Speaker 1:

So, like those sweatshirts that say like, does that like breathe, dance, sleep, dance yeah, that was me I had a whole sweatsuit.

Speaker 2:

That was that. Yeah, I did. We did all those like dance competitions that you see on like dance moms and that kind of thing. So how involved is your mom now? She passed away last month.

Speaker 1:

Oh my gosh, I am so sorry, that's okay. She's probably so proud, though, to have seen the journey.

Speaker 2:

Yes, for sure, and actually that's why, like I'm here today, I feel like I you know I was a little bit nervous sometime. I'm so passionate about my business. But I don't know, you know, it's scary to do something like this which might be out of my comfort zone, and I was like, no way, mom would totally want you to do that. She would love it. You know you'd be so excited to see it on Instagram. So that was my like. I was like, okay, of course I'm going to do it. Oh yeah, she was my biggest fan and she was my first Pilates student when I was training to teach. She was my practice student, which was hard at times. She was a great student, she was really good. But you know, I was like, no mom, why are you doing that? Like you know, I couldn't understand, and it's because I was not a good teacher at that time. You know, like I couldn't understand why she couldn't understand. But then we would go get our nails done afterwards, so it was great.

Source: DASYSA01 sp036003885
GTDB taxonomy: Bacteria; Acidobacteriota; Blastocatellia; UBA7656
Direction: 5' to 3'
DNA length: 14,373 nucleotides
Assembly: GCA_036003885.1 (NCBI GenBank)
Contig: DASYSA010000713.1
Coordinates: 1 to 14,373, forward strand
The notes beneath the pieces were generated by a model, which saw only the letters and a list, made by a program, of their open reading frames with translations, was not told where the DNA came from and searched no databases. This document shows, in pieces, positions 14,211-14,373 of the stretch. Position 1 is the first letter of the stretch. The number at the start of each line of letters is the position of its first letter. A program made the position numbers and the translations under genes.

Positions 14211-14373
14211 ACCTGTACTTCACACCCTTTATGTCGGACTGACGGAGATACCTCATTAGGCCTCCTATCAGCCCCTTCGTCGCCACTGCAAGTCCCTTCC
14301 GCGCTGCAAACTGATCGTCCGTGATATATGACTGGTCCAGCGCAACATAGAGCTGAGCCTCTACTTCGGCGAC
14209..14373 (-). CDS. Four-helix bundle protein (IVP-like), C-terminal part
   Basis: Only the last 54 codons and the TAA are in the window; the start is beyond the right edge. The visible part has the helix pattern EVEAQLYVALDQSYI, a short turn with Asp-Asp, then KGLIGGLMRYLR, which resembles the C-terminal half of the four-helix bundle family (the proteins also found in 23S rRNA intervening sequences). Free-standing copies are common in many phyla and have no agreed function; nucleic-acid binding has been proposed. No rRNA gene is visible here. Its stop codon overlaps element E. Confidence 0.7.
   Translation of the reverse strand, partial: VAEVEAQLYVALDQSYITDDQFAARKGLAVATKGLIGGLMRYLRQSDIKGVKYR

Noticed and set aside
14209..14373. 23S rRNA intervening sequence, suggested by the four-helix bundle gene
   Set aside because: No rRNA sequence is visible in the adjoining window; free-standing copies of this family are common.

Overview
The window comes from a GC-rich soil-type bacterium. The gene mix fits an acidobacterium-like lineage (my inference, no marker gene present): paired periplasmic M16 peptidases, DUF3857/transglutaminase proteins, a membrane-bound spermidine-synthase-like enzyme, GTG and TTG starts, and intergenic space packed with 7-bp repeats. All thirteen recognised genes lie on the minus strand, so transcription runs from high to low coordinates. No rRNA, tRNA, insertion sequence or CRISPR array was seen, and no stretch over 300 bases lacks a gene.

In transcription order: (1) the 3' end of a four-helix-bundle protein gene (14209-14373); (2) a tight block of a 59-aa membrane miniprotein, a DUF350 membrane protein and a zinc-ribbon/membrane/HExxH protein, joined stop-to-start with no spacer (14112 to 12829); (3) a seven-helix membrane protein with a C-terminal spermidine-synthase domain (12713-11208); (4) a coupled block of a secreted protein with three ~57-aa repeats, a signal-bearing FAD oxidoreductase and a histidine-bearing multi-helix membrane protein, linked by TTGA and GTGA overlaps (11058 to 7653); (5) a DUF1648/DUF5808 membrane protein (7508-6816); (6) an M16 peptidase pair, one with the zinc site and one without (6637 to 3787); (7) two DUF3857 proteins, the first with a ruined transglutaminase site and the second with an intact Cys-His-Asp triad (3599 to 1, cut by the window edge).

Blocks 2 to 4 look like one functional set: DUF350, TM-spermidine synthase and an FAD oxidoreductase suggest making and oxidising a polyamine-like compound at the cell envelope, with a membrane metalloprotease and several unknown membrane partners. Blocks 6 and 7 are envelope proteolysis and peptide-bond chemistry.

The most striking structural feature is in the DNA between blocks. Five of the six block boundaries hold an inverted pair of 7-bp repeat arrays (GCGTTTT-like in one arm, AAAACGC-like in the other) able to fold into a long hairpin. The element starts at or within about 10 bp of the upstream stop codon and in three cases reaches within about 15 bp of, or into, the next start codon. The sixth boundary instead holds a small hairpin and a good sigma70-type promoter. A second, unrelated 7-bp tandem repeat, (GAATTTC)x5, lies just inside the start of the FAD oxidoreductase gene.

Speaker 1:

So she helped you become a better teacher as well.

Speaker 2:

For sure, absolutely, absolutely, yeah, so special yeah, thank you.

Speaker 1:

Well, if you could leave the audience with one message to the world, what would that message be? Oh, my goodness.

Speaker 2:

Go do Pilates. It is for everybody, and I mean everybody and everybody. I have students that range from high school to mid-80s and I've taught even older than that and from healthy to frail to multiple surgeries. I've helped people avoid surgeries. It's just don't be scared that it sounds like kind of a buzzword or it's something for, like, wealthy stay-at-home moms, because it is not. It's for everyone. So I want people to go out there and try it.

Speaker 1:

Go get your Pilates on. Yes for sure, please.

Speaker 2:

Thank you so much for being a guest. Thank you, this was lovely.